It is a possibility Michigan will once again host thoroughbred races, bucking a recent trend of track closures and property sales.
Sports Creek Raceway announced in early October that it applied for a track and race meeting license. They are currently under review with the Michigan Gaming Control Board (MGCB).
“There’s certainly an appetite for live thoroughbred racing,” said George Kutlenios, president of the Michigan Horsemen’s Benevolent and Protective Association (MHBPA) to MLive.
Kutlenios contends Sports Creek will benefit tremendously as the “only thoroughbred track in the state.”
“It’s a tough game. It’s a tough business,” Kutlenios said. “But people enjoy the sport. A lot of it (success) depends on marketing … (But) we’re thrilled. We’re excited to try.”
The plans for Sports Creek
Once it receives its license, the Sports Creek track will need to undergo some significant changes to make it suitable for thoroughbred racing.
“Our biggest concern is we have a good, safe track,” Kutlenios said.
First, the hard-surface track must transition to a sandy, softer surface for thoroughbreds. Secondly, the track currently has an incline that is too steep, so that will need some adjustment. Additionally, the track would require an installation of an inside rail.
The investment “will be sizable.” That doesn’t seem to be a huge concern because the potential buyers, Amwest and AmRace & Sports, are reportedly willing to invest and make the necessary changes.
If things go according to plan, Sports Creek will begin simulcasting on Jan. 1 and open for live racing by June 1.
A decision on the licenses may come as early as this month. MGCB spokeswoman Mary Kay Bean said in an email to MLive:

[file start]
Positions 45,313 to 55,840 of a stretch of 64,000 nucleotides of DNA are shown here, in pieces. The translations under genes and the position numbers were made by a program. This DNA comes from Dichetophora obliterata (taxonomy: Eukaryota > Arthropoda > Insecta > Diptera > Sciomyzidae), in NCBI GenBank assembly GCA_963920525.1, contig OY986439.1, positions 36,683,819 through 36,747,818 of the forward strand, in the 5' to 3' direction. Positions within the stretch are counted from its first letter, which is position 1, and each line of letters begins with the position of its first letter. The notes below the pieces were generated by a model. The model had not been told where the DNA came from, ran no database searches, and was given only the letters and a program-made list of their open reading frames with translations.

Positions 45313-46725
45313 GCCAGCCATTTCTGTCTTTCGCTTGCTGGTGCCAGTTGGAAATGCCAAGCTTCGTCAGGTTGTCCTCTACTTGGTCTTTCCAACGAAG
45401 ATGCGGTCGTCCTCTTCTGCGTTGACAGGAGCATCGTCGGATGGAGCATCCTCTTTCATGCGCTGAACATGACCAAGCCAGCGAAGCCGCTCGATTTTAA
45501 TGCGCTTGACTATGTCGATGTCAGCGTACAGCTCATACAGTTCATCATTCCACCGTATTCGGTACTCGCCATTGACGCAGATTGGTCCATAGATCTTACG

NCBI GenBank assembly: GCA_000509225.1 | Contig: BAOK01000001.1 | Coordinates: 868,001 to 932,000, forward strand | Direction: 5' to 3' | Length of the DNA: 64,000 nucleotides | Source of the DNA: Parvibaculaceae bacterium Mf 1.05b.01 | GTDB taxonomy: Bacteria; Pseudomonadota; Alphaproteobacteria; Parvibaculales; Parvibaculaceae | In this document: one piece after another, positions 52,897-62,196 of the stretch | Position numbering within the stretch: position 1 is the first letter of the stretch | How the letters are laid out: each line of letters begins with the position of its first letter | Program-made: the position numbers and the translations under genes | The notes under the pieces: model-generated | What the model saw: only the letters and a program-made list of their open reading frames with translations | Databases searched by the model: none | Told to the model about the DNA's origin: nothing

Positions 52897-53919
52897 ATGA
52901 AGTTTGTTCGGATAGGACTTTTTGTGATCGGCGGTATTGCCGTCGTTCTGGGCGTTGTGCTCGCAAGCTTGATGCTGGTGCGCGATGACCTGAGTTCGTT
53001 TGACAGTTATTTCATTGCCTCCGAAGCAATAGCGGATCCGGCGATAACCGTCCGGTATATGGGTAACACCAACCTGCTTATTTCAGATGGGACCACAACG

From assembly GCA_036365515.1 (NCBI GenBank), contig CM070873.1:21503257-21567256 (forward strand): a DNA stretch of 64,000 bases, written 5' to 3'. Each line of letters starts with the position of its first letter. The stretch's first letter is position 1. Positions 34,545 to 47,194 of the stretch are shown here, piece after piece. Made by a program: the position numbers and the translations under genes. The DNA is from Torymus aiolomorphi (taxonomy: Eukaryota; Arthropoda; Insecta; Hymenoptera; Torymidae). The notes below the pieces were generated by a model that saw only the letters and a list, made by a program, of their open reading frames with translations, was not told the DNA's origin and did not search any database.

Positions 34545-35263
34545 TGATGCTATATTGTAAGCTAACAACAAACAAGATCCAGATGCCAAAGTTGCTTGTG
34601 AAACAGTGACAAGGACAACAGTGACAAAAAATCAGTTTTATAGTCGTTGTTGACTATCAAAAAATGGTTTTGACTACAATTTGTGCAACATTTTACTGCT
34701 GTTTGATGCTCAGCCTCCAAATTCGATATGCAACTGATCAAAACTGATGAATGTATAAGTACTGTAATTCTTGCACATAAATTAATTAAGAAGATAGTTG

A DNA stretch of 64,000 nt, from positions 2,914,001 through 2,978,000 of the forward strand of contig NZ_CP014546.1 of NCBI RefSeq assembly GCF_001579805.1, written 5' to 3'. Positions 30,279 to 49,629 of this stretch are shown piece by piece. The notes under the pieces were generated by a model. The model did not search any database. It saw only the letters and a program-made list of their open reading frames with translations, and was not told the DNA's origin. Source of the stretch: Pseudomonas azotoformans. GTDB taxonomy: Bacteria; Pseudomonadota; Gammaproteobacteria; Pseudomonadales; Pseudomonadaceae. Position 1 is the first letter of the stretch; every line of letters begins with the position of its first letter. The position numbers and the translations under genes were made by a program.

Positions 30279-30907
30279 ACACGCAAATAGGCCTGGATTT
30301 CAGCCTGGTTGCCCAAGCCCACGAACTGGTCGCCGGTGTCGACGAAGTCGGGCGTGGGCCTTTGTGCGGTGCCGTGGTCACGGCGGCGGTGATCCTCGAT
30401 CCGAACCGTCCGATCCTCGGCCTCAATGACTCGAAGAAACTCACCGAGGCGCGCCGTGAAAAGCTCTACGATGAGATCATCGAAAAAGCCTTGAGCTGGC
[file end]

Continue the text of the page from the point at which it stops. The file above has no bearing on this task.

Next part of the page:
“The state’s horse racing law requires the MGCB executive director to issue orders regarding applications before Nov. 1 of the year preceding the year for which applications are made.”
It’s been an eventful year for Michigan horse racing
In April, 70 years of horse-racing history came to an end when Hazel Park Raceway closed its doors.
Not long after Hazel Park closed, final remaining Michigan track Northville Downs announced plans to turn its track into a luxury home community.
At the time of the announcements, the Daily Racing Forum blamed the gaming industry in a written statement.
“Over the past 25 years, the gaming industry has dramatically changed throughout the country. Clearly, this has had a significant impact on the proud tradition of horseracing throughout Michigan. For nearly 70 years, Hazel Park Raceway has appreciated the hard work and support of both employees and fans, as well as the economic and entertainment value this venue has brought to the community.”
In 2004, a constitutional amendment blocked track owners from expanding its gambling offerings without voter approval. As casinos came on the scene, the horse racing industry suffered.
There was some momentum for a bill earlier this year that would have legalized online horse betting. Unfortunately for track owners, it saw significant opposition from the casinos. There has been no movement on the legislation since spring.
Now, it looks like Michigan’s hope for horse racing lies with Sports Creek Raceway.